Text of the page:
The Center on Budget and Policy Priorities has another interesting report today on income inequality in the United States. See Aviva Aron-Dine, New Data Show Income Concentration Rose Again in 2006 (Mar. 27, 2008). The report is based on the work of Thomas Piketty and Emmanuel Saez, who issued an updated version of their research on income inequality, based on new information from the IRS. There are a couple of excellent graphs as well, worth looking at. Key points include:
- 2006 was the fourth straight year of significant income gains at the very top and very small gains everywhere else: from 2002-2006, the top 1% had average incomes rise by 44% or $335,0000. The bottom 90% had incomes rise by 3%, or $1000.
- The share of the nation's income going to the top 1% hasn't been that high since just before the Great Depression.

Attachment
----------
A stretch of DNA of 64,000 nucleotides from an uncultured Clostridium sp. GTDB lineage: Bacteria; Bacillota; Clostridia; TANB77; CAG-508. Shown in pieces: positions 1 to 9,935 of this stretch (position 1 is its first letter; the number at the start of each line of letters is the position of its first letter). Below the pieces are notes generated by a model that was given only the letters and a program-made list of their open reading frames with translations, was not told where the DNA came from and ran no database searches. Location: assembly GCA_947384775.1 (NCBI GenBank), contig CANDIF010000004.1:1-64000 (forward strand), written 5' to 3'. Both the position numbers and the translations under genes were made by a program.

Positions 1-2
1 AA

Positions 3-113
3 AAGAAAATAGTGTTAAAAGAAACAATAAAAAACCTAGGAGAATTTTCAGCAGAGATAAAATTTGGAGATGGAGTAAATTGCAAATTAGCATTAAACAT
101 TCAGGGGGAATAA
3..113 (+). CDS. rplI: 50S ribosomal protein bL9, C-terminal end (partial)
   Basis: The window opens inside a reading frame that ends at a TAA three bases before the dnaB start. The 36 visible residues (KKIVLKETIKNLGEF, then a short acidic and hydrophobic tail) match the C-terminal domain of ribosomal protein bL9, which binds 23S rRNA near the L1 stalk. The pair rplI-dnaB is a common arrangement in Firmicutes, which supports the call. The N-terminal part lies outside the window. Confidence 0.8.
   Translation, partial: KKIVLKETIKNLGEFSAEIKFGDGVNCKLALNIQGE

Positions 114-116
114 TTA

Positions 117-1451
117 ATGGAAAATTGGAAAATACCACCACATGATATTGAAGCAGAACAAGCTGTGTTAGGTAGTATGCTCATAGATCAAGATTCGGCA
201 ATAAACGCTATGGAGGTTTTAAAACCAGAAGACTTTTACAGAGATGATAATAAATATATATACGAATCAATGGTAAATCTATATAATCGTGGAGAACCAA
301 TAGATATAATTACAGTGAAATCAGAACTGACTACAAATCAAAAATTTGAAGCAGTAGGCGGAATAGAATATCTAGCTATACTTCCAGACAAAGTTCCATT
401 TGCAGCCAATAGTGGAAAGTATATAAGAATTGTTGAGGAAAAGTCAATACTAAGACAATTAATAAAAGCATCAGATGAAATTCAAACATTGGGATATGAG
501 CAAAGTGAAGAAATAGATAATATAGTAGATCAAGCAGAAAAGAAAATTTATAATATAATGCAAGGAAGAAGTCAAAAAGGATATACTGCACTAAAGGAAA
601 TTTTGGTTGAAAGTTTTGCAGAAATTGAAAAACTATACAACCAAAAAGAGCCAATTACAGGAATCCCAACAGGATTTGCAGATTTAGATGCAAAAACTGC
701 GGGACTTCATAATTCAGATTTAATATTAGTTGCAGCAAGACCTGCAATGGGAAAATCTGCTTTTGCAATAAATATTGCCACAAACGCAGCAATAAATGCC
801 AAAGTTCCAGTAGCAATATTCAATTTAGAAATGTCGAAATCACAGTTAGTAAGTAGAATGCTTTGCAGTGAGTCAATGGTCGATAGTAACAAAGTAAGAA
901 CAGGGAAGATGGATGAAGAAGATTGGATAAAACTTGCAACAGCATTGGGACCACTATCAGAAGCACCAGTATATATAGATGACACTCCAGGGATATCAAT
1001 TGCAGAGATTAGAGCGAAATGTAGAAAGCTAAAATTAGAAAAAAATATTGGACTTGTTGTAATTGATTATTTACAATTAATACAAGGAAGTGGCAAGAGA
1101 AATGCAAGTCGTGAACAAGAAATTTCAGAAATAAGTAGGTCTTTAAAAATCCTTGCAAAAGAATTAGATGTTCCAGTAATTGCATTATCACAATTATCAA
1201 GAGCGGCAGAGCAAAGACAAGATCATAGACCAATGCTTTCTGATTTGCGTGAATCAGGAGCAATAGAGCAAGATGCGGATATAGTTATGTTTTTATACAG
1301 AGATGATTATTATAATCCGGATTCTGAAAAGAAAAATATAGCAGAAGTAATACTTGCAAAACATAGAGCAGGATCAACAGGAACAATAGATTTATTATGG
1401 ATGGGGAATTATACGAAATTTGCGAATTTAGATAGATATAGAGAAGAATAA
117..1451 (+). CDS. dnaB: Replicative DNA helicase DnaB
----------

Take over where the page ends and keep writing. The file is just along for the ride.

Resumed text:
- Those in the very top income distribution--the top one-tenth of 1 percent--had enormous income gains rising 60%, or $1.9 million per household, since 2002.
- The three decades of booming economic growth after WWII lifted everybody's boats--the incomes of the bottom 90% actually increased more rapidly, on average, than the incomes of the top 1 percent.
- But the three decades since then (from the mid seventies on) have seen the incomes of most Americans increase only a little, while the incomes of the top 1 percent have "soared"